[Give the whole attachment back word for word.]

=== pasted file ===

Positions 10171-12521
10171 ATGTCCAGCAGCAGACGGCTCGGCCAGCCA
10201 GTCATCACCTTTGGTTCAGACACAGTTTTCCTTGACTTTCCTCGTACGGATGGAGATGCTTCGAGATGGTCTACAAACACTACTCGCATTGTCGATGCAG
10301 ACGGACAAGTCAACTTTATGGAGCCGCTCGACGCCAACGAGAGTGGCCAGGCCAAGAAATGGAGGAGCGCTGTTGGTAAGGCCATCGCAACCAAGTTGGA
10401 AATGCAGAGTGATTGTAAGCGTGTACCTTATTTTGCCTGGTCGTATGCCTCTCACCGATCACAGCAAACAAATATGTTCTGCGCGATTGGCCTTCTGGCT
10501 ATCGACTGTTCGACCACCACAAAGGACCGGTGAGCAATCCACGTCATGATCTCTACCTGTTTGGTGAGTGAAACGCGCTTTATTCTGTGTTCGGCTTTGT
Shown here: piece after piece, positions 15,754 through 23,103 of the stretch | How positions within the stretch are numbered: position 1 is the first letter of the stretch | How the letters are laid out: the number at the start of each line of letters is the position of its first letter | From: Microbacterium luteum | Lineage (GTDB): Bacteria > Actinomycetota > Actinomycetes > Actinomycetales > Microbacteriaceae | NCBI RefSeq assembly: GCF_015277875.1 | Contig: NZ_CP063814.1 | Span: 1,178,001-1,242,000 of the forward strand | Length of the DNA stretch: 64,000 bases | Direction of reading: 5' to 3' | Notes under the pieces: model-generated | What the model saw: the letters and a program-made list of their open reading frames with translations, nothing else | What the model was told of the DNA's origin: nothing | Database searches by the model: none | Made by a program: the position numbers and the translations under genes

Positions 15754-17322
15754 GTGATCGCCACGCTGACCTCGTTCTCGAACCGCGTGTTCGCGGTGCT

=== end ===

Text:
Positions 10171-12521
10171 ATGTCCAGCAGCAGACGGCTCGGCCAGCCA
10201 GTCATCACCTTTGGTTCAGACACAGTTTTCCTTGACTTTCCTCGTACGGATGGAGATGCTTCGAGATGGTCTACAAACACTACTCGCATTGTCGATGCAG
10301 ACGGACAAGTCAACTTTATGGAGCCGCTCGACGCCAACGAGAGTGGCCAGGCCAAGAAATGGAGGAGCGCTGTTGGTAAGGCCATCGCAACCAAGTTGGA
10401 AATGCAGAGTGATTGTAAGCGTGTACCTTATTTTGCCTGGTCGTATGCCTCTCACCGATCACAGCAAACAAATATGTTCTGCGCGATTGGCCTTCTGGCT
10501 ATCGACTGTTCGACCACCACAAAGGACCGGTGAGCAATCCACGTCATGATCTCTACCTGTTTGGTGAGTGAAACGCGCTTTATTCTGTGTTCGGCTTTGT
Shown here: piece after piece, positions 15,754 through 23,103 of the stretch | How positions within the stretch are numbered: position 1 is the first letter of the stretch | How the letters are laid out: the number at the start of each line of letters is the position of its first letter | From: Microbacterium luteum | Lineage (GTDB): Bacteria > Actinomycetota > Actinomycetes > Actinomycetales > Microbacteriaceae | NCBI RefSeq assembly: GCF_015277875.1 | Contig: NZ_CP063814.1 | Span: 1,178,001-1,242,000 of the forward strand | Length of the DNA stretch: 64,000 bases | Direction of reading: 5' to 3' | Notes under the pieces: model-generated | What the model saw: the letters and a program-made list of their open reading frames with translations, nothing else | What the model was told of the DNA's origin: nothing | Database searches by the model: none | Made by a program: the position numbers and the translations under genes

Positions 15754-17322
15754 GTGATCGCCACGCTGACCTCGTTCTCGAACCGCGTGTTCGCGGTGCT